Paleontology, with its rocks and fossils, seems far removed from the world of developmental genetics, with its petri dishes and embryos. Whereas paleontology strives to determine "What happened in evolution?", developmental genetics uses gene control in embryos to try to answer "How did it happen?" Combined, the two approaches can lead to remarkable insights that benefit both fields.
In the current issue of the Journal of Vertebrate Paleontology, Hans Thewissen, Ingalls-Brown Professor at Northeast Ohio Medical University (NEOMED), and his colleagues review recent studies that have used modern genetic techniques to shed light on fossils, and vice versa. "It is a very exciting time to be an evolutionary scientist. So many researchers are investigating evolution, either by finding new fossils or by figuring out the genes that underlie changes in evolution. Now it is possible to combine those two fields and go beyond what each field could have accomplished on its own," said Dr. Thewissen.
Their review discusses the profound evolutionary changes that brought about some of the more spectacular animals of today and the past, including dolphins, whales, snakes, bats, elephants, and dinosaurs. For instance, although the transition from a four-legged ancestor to something with only two forelimbs, like a dolphin, or no limbs at all, like a snake, may seem like a big leap, transitional fossils have been discovered that bridge these gaps. Additionally, using developmental genetics, researchers have come to understand that these large changes in shape involved relatively small changes in the working of just of few genes.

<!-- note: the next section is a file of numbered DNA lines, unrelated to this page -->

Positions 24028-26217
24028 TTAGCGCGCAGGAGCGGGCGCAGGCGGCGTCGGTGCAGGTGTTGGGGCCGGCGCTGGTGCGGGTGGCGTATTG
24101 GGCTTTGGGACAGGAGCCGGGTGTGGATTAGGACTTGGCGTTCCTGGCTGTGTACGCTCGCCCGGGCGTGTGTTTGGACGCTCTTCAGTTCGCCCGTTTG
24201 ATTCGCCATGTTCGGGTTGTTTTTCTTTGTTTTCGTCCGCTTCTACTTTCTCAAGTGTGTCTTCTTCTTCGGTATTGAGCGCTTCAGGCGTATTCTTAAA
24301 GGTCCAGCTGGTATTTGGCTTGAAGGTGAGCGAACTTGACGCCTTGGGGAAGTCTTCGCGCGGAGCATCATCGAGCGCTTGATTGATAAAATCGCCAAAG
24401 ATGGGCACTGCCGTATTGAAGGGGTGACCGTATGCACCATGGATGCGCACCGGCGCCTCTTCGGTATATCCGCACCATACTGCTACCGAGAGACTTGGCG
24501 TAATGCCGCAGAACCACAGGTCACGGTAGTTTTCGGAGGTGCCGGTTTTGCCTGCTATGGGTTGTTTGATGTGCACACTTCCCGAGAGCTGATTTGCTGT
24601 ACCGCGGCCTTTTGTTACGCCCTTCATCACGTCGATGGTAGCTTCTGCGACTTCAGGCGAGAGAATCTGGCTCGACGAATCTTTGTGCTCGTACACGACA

Perhaps even more fascinating, recent research has discovered that similarly shaped organisms may not have experienced similar developmental changes in their past. Cetaceans (whales and dolphins) and snakes both lost limbs independently from their respective ancestors through evolution, but they did so in different wa
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Society of Vertebrate Paleontology